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Unlearn’d, he knew no schoolman's subtle art,
No language, but the language of the heart.
By Nature honest, by Experience wise,

400
Healthy by temp’rance, and by exercise ;
His life, tho' long, to sickness past unknown,
His death was instant, and without a groan.
O grant me, thus to live, and thus to die!

404 Who sprung from Kings shall know less joy than I.

O Friend! may each domestic bliss be thine!
Be no unpleasing Melancholy mine :
Me, let the tender office long engage,
To rock the cradle of reposing Age,
With lenient arts extend a Mother's breath,

410 Make Languor smile, and smooth the bed of Death,

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NOTES.

Ver. 397. Nor dar'd an Oath,] He was a non-juror, and would not take the oath of allegiance or supremacy, or the oath against the Pope.

VIR.408. Me, let the tender office] Thefe exquisite lines give is a very interesting picture of the exemplary filial piety of our Author! There is a pensive and pathetic sweetness in the very flow of them. The eye that has been wearied and oppressed by the harsh and austere colouring of some of the preceding passages, turns away with pleasure from these afperities, and reposes with complacency on the soft tints of domestic tenderness. We are naturally gratified to see men descending from their heights, into the familiar offices of common life; and the sensation is the more pleasing to us, because admiration is turned into affection. In the very entertaining Memoirs of the Life of Racine (published by his fon) we find no passage more amusing and interesting, than where that great Poet sends an excuse to Monsieur, the Duke, who had earnestly invited him to dine at the Hotel de Conde, because he had promised to partake of a great fish that his children had got for him, and he could not think of disappointing them.

Melancthon

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VOL. IV.

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Explore the thought, explain the asking eye,
And keep a while one parent from the sky!
On cares like these, if length of days attend,
May Heav'n, to bless those days, preserve my friend,
Preserve him social, cheerful, and serene,
And just as rich as when he serv'd a QUEEN.
A. Whether that blessing be deny'd or giv’n,
Thus far was right, the rest belongs to Heav'n.

416

NOTES.

Melan&thon appeared in an amiable light, when he was seen holding a book in one hand, and attentively reading, and with the other, rocking the cradle of his infant ehild. And we read with more satisfaction,

- παιδος ορεξατο φαιδιμος Εκτωρ. . Αψ δ' δπαϊς προς κολπον ευζωνοιο τιθηνης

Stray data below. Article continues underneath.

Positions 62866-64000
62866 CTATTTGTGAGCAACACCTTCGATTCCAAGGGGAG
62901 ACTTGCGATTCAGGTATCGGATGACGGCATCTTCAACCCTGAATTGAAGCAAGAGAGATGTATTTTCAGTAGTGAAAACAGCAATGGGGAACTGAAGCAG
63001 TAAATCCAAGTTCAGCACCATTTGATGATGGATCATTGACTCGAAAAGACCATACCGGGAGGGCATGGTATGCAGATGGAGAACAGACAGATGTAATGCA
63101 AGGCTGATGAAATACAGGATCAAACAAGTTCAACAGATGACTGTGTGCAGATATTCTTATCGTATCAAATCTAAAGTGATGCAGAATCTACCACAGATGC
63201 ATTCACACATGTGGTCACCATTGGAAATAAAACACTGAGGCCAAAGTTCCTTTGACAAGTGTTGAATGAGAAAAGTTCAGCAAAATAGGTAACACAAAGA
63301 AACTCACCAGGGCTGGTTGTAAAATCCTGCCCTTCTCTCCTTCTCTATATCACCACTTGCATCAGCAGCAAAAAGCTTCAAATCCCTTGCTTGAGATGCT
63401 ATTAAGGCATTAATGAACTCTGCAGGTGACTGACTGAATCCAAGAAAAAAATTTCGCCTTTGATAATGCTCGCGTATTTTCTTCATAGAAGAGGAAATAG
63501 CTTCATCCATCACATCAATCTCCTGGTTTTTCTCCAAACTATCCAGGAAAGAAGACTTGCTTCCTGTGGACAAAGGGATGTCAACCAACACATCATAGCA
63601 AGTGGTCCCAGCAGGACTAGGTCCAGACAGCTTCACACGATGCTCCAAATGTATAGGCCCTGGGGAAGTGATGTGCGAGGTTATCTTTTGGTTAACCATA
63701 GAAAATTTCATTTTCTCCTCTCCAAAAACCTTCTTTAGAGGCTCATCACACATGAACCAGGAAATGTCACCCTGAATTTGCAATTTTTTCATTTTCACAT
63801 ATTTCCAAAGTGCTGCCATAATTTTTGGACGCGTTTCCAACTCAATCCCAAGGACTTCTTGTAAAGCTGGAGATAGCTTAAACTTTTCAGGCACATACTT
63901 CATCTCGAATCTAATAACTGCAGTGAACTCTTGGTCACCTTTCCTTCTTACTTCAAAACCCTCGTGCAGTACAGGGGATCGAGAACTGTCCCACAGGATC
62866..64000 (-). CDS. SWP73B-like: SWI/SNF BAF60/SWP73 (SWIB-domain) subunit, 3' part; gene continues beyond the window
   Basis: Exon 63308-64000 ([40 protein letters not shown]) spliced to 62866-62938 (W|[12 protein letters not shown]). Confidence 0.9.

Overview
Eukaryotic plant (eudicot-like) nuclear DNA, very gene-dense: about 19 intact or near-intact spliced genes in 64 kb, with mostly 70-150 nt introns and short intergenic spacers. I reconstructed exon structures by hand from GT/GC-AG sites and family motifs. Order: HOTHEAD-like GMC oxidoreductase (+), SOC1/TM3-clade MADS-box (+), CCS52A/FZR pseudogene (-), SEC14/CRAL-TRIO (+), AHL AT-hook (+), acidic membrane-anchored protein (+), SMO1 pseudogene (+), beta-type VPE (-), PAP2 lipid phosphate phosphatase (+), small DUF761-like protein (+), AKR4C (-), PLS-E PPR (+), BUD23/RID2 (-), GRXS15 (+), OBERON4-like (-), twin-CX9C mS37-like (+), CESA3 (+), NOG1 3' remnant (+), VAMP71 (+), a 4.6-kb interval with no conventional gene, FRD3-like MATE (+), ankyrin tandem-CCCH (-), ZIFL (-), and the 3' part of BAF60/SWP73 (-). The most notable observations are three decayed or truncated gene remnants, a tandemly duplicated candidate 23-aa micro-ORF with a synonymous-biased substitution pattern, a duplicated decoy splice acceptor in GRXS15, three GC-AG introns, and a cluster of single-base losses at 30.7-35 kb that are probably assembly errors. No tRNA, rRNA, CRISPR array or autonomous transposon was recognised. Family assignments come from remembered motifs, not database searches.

Εκλινθη ιαχων

than we do,

Τρις μεν ορεξατ ιαν' το δε τετρατον ικετο τεκμαρ
Αιγας-

WARTON. VER. 409. To rock the cradle} This tender image is from the Essays of Montaign. Mr. Gray was equally remarkable for affectionate attention to his aged mother; so was Ariosto. Pope's mother was a sister of Cooper's wife, the very celebrated minia. ture painter. Lord Carleton had a portrait of Cooper, in crayons, which Mrs. Pope faid was not very like; and which, descending to Lord Burlington, was given by his Lordship to Kent. “I have a drawing,” says Mr. Walpole, “ of Pope's father, as he lay dead in his bed, by his brother in-law, Cooper.” It was Mr. Pope's. Anecdotes of Painting, vol. iii. p. 115.

WARTON. VER. 417. And just as rich as when he serv'd a QUEEN.] An honest compliment to his Friend's real and unaffected ditinterest. edness, when he was the favourite Physician of Queen Anne.

WARBURTON. VER. 417. And just as rich, &c.] After the death of Queen Anne, Arbuthnot removed from St. James's Street to Dover Street, probably not in so good circumstances, or such extensive practice, as before. In a letter to Pope, he says, “ Martin's office is now the second door, on the left hand, in Dover street, where he will be glad to see Dr. Parnell, Mr. Pope, and his old Friends, to whom he can still afford a half pint of claret.”

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ADVERTISEMENT.

Person;

THE
HE Occasion of publishing these Imitations was the

Clamour raised on some of my Epistles. An Answer from Horace was both more full, and of more Dignity, than any I could have made in my own

; and the Example of much greater Freedom in fo eminent a Divine as Dr. Donne, seemed a proof with what indignation and contempt a Christian may treat Vice or Folly, in ever so low, or ever so high a Station. Both these Authors were acceptable to the Princes and Ministers under whom they lived. The Satires of Dr. Donne I versified, at the desire of the Earl of Oxford, while he was Lord Treasurer, and of the Duke of Shrewsbury, who had been-Secretary of State ; neither of whom looked upon a Satire on Vicious Courts as any Reflection on those they served in. And indeed there is not in the world a greater error, than that which Fools are so apt to fall into, and Knaves with good reason to encourage, the mistaking a Satirist for a Libeller ; whereas to a true Satirist nothing is so odious as a Libeller, for the same reason as to a man truly virtuous nothing is so hateful as a Hypocrite. Uni æquus Virtuti atque ejus Amicis. POPE.

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